Memorandum by the Director of the Office of Far Eastern Affairs (Vincent)82

Summary of a Personal Letter From Mr. John Fairbank December 6 [1945]

The most striking change since two years ago in the minds of the Chinese intellectuals appears to be their final desertion of the Generalissimo. Liberals say they see no hope in his regime: it will continue to seek political control without achieving economic and social reform.

The second phenomenon has been a marked increase in anti-American feeling. Its expression has been open and vigorous in print and makes the point that in moving Central Govt troops about the country in connection with Japanese surrenders we have in effect taken sides in the civil conflict. Although this is the Communist line, it carries a lot of weight in popular opinion.

Points of view here are varied: Soviet friends feel we are playing the bully, threatening the USSR. A US military officer (aide to a general) says we must call for a showdown with the USSR before we demobilize. The Kuomintang tell us we must check communism in China by helping keep the Kmt82a in power. Liberal Chinese feel a coalition government is the only possible solution. The Communist pursue their usual tactic of staying close to liberal opinion while trying to lead it forward.

Personally, I would base a policy on the following considerations:

Military force will never succeed in setting up a stable government if the govt has to rely on military force.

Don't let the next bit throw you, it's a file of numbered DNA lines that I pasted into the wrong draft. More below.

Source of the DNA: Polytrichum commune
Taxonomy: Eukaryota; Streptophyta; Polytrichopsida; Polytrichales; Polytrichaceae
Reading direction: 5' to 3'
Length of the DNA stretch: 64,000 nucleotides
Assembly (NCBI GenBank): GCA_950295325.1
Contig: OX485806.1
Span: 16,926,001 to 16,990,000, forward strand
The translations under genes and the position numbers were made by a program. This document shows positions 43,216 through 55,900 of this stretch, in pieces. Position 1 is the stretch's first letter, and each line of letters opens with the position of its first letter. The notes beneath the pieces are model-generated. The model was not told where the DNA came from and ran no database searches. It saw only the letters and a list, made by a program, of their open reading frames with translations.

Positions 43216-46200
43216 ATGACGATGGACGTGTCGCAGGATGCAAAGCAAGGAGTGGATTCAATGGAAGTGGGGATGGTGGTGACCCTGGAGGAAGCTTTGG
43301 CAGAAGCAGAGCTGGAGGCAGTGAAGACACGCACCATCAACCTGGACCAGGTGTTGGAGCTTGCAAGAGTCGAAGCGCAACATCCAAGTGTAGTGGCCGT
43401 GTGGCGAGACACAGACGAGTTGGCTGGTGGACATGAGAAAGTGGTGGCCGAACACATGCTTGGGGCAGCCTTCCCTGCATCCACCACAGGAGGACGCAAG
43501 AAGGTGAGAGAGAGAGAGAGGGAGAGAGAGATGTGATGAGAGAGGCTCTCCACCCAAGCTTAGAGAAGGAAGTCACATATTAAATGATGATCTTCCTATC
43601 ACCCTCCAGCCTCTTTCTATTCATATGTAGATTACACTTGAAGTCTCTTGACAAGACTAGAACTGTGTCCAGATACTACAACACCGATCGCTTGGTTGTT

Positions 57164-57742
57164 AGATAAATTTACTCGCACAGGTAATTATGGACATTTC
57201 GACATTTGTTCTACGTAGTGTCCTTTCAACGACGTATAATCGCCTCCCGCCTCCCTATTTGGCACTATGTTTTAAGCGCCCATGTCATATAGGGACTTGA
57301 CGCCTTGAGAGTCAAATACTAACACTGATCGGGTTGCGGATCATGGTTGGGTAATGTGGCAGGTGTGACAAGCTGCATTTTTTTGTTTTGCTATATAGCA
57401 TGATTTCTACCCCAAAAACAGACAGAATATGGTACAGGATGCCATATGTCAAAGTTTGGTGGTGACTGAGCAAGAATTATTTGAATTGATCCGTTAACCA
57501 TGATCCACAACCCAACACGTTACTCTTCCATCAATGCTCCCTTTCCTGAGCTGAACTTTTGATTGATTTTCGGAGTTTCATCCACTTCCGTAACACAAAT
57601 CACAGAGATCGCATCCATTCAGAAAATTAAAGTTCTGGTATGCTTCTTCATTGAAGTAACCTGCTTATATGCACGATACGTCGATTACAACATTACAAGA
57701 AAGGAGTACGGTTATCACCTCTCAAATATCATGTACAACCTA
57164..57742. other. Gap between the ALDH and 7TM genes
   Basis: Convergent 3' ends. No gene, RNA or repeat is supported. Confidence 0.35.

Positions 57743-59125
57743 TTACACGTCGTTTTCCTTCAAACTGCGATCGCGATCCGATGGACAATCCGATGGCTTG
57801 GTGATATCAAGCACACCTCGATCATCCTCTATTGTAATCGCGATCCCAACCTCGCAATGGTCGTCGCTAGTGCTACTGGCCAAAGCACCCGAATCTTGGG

The conflict in China is not merely political; it is economic and social and goes to the bottom of Chinese life.
China’s revolution will produce a different political and social structure than ours; we should not look for our own image.
By offering the things most helpful to China we could be sure of maintaining an influence at least as strong as Russia’s. The Russians appear to be taking a long-term view and keeping their record relatively clear. We cannot keep Russia out of China by bayonets.
Our positive program should continue to emphasize economic help in China, while cutting down on support of one party in the civil conflict. This can be done only if some kind of coalition government is attained.

American critics of coalition government will say that the Chinese communists cannot be trusted and will use such a government to work for the revolution. I expect they would, but I believe our only hope is to hold the political situation together long enough, in an armistice of coalition type, to allow some economic progress to be made. The alternative is to let the civil conflict absorb economic energies until China is even more bankrupt and ripe for revolution.

The essential fact is that the right-wing Kmt want to hold onto power, and their efforts to do so against the forces of change from all sides is widening the split between them and groups like the liberals and communists, who also have something to offer for national progress.

  1. Forwarded on January 14 by Mr. Vincent to the Under Secretary of State (Acheson) with the notation: “There is attached a summary of a personal letter from Mr. John Fairbank, Director of the U. S. Information Service (USIS) in China, which I believe will be of interest to you. Mr. Fairbank returned to China in October 1945 after an absence of about two years, having spent much of the last twelve years in China.”
  2. Kuomintang (Nationalist Party).